Read Apartheid, 1948-1994 (Oxford Histories) by Saul Dubow Online

apartheid-1948-1994-oxford-histories

This new study offers a fresh interpretation of apartheid South Africa Emerging out of the author s long standing interests in the history of racial segregation, and drawing on a great deal of new scholarship, archival collections, and personal memoirs, he situates apartheid in global as well as local contexts The overall conception of Apartheid, 1948 1994 is to integrate studies of resistance with the analysis of power, paying attention to the importance of ideas, institutions, and culture Saul Dubow refamiliarizes and defamiliarizes apartheid so as to approach South Africa s white supremacist past from unlikely perspectives He asks not only why apartheid was defeated, but how it survived so long He neither presumes the rise of apartheid nor its demise This synoptic reinterpretation is designed to introduce students to apartheid and to generate new questions for experts in the field....

Title : Apartheid, 1948-1994 (Oxford Histories)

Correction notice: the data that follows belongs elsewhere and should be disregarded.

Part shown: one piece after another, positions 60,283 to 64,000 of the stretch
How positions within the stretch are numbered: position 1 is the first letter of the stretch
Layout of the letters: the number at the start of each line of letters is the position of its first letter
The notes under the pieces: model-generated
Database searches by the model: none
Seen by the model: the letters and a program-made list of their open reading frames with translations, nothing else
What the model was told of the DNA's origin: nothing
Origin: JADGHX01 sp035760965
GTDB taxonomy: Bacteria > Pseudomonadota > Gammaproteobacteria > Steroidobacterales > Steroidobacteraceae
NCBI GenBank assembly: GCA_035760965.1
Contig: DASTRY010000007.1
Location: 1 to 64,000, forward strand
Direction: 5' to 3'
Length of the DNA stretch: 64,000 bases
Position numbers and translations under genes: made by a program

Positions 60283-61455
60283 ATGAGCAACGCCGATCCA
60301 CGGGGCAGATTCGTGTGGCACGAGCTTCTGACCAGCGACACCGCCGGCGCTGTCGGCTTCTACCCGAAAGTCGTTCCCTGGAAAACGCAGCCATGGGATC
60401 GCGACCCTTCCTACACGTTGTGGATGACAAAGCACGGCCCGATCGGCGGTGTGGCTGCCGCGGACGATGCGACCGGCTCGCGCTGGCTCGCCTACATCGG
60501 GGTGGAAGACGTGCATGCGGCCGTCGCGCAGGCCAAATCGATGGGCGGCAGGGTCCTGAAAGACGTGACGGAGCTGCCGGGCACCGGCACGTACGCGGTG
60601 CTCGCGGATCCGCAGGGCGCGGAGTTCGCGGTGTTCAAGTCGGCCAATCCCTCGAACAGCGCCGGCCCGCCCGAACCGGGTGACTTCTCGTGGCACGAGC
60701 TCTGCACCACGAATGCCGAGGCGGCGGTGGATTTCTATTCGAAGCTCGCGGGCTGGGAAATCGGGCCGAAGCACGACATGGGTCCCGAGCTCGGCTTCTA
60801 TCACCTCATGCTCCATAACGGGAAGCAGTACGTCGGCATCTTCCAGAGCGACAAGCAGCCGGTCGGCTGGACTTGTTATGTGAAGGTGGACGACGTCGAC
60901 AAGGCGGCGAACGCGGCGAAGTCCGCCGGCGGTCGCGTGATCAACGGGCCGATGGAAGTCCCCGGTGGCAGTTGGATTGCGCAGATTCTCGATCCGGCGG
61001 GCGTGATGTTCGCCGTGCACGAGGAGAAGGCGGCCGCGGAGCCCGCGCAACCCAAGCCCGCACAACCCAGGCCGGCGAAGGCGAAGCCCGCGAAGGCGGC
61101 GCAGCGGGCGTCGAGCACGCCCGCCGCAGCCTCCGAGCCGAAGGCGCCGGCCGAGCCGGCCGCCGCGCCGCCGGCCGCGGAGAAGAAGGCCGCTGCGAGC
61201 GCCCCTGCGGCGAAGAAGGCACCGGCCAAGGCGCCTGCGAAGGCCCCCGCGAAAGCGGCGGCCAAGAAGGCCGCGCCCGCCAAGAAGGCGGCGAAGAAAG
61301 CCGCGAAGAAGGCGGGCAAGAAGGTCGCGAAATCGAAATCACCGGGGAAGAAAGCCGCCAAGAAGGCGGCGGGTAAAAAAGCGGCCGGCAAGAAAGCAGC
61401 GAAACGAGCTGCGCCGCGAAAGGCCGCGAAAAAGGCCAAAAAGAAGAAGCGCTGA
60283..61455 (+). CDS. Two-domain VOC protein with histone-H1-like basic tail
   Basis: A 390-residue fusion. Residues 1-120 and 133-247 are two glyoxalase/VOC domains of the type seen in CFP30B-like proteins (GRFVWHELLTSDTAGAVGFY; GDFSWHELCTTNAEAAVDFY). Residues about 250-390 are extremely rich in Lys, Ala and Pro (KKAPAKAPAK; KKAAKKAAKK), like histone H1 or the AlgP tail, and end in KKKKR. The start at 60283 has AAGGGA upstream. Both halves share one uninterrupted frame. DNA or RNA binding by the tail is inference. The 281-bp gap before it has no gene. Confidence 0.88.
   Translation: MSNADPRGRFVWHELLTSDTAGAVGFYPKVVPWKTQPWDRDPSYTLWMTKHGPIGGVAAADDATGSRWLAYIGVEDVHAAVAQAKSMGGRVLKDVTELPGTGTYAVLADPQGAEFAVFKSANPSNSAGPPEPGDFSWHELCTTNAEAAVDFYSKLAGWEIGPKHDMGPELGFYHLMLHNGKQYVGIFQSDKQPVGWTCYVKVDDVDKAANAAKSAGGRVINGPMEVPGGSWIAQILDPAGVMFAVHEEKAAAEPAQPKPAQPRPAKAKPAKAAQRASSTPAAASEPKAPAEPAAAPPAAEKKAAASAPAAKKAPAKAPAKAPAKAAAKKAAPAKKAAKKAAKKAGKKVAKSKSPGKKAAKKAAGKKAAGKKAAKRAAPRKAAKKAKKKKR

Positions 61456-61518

Author :
Rating :
ISBN : 0199550670
Format Type : Paperback
Language : English
Publisher : Oxford University Press 1 edition July 22, 2014
Number of Pages : 384 pages
File Size : 770 KB
Status : Available For Download
Last checked : 21 Minutes ago!

Apartheid, 1948-1994 (Oxford Histories) Reviews

  • not me
    2019-04-01 15:21

    This book is an excellent survey of white domination and black resistance in Apartheid South Africa (1948-94). The book does a great job of balancing nuanced detail with "big picture" analysis (including international politics). Thankfully, the author avoids the trap of "ANC Triumphalism" -- the assumption that the ANC had a near-monopoly on liberation politics and was destined to lead South Africa to freedom -- by including long sections on the PAC, Black Consciousness. labor unions, white activists, liberation theology, and the UDF. The writing is crystal-clear; the overall tone is balanced and non-polemical. Bottom line: "Apartheid" is part of a growing scholarly trend to treat Apartheid as history rather than morality play. The book is a pleasure to read and definitely one to keep. I took off one star only because the book assumes a fair amount of knowledge of South African history, culture and geography. Readers coming to the subject for the very first time might be lost.